Chillingworth’s gravitation towards evil stimulates his lost of humanity, ultimately forcing his fate to become dependent on Dimmesdale’s public confession. When he arrives in the Puritan society in Boston, Chillingworth encounters his wife, Hester, enduring the consequences of public humiliation for an adulterous crime. Due to Hester’s defiant nature and her desire to conceal her partner’s name, Chillingworth was compelled to privately seek the identity of Hester’s partner. During his mission, Chillingworth earns the trust of Reverend Dimmesdale, whom he later identifies as Hester’s partner after discovering marks on the clergyman’s chest that closely resembles the shameful scarlet letter that Hester bears as punishment. Upon his discovery,
So on one note who could really blame Hester for having an affair. Until Roger came back into town she did not know is was an affair because she assumed her husband Roger Chillingworth had died. After some time Chillingworth connected the dots and he knew who the father was to Hester's young child, Pearl. When Chillingworth first came back he became Dimmesdale's Physician because he suspected it was Dimmsdale the Minister of the town.
He says that Pearl will never recognize him due to not ever meeting him throughout her life. In fact, the true father of Pearl is Arthur Dimmesdale, as this is the one who Hester allegedly committed adultery with thus becoming pregnant. After taking out a medicine that’ll be used to treat Pearl, Hester rejects it, showing that she rather have unfortunate things happen to her other than help. The relationship between Hester and Chillingworth so far is that they try to reach out to each other with their problems, especially from Chillingworth to Hester because she has suffered much more than him. Chillingworth calls Hester out to be a “foolish woman” for not accepting the offer, and asks for what reason he would ever harm a baby.
It is later revealed in the novel that the father of Hester’s child is the revered Reverend Dimmesdale. These characters each possess a fatal flaw that ultimately leads to their own distinctive downfall. Hester Prynne’s persistent attempt to make reparations for her sin leads to her losing her unique personality, Dimmesdale’s incapability to forgive his own guilt causes his mentality and health to crumble, and Roger Chillingworth’s desire for revenge overcomes his soul. Hester Prynne spends the length of the novel attempting to atone for her sin and shame, a feat that in turn subdues her vibrant personality. Hester, after being perpetually mocked and harassed for years by the whole of her community, strives to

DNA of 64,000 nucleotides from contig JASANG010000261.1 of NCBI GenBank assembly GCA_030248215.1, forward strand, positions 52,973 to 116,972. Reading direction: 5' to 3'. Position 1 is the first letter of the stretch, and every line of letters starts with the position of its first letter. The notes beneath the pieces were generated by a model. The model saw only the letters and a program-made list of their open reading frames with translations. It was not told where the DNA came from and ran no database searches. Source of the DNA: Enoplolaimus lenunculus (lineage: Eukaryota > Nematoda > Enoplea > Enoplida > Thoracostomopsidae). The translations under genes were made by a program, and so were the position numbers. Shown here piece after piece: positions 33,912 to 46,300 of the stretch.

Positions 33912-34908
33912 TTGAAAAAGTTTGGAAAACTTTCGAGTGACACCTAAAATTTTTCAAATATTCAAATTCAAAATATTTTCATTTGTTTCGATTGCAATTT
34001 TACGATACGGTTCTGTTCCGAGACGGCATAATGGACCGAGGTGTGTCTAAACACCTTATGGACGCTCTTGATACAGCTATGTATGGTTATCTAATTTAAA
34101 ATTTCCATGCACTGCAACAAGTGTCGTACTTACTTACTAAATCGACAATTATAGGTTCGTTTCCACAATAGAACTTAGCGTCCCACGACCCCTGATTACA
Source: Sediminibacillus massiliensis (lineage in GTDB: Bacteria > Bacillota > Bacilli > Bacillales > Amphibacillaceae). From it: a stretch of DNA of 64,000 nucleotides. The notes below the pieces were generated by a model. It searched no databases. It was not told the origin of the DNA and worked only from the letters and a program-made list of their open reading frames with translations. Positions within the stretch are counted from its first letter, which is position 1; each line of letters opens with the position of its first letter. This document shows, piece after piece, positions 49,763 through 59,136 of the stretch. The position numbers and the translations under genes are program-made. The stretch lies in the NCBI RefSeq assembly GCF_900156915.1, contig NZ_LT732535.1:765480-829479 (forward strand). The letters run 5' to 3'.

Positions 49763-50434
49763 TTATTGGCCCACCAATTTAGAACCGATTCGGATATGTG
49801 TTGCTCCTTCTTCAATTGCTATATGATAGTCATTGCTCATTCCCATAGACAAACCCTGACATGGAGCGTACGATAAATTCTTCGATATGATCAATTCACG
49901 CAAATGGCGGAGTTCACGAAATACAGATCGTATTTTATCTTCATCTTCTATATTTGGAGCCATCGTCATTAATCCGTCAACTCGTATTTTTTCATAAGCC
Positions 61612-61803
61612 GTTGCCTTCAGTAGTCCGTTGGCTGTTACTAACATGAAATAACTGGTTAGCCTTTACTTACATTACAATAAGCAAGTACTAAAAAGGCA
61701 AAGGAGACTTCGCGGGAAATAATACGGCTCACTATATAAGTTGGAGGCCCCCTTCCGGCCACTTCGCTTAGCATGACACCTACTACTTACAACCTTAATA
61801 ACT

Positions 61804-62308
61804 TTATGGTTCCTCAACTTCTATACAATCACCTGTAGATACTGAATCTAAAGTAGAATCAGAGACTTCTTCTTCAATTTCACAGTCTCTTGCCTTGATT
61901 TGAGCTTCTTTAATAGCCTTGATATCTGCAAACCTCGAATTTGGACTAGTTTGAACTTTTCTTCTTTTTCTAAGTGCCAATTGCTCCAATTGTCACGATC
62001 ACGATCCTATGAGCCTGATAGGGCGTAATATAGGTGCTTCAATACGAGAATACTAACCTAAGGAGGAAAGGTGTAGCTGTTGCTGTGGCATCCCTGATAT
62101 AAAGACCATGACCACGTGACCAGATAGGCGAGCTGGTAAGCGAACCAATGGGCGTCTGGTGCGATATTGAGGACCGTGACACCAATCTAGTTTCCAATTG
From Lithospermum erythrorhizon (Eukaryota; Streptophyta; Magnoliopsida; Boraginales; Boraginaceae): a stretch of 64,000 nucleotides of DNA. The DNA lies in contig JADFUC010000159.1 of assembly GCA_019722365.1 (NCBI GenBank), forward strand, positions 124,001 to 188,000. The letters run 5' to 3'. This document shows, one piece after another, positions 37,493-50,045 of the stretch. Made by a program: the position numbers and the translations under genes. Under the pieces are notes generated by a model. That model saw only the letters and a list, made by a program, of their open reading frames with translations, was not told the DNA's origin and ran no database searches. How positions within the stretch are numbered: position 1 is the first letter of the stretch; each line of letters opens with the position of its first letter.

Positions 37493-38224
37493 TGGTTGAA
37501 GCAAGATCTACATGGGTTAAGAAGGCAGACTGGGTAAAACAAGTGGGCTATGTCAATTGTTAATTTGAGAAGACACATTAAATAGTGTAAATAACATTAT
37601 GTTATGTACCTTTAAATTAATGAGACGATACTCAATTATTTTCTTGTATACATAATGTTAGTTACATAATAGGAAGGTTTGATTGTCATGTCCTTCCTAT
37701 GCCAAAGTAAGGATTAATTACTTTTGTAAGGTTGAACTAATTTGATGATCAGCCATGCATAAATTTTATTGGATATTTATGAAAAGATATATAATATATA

The Scarlet Letter Essay Roger Chillingworth and Arthur Dimmesdale were two of the main sinners in The Scarlet Letter. Both characters kept their sins secrete throughout the story. These sins included adultery, revenge, and even murder. Out of the two sinners, Chillingworth was the worst, because he never felt guilt for the terrible things he was doing. Dimmesdale spent his entire life in guilt and remorse for the sins he had committed (“Who”).
Dimmesdale and Chillingworth both have secrets that make them look and act differently, their secrets affect their character and how they do their job. Dimmesdale is the father of Pearl but he doesn 't want to face the same humiliation as Hester did for his sins. Because of his secret he self punishes and fasts, he also preaches better than he did before although his health is failing. Chillingworth’s secret is that he was the husband of Hester while he was away, before she cheated on him. Chillingworth gets uglier and uglier driven by the need to get revenge on Pearl’s father.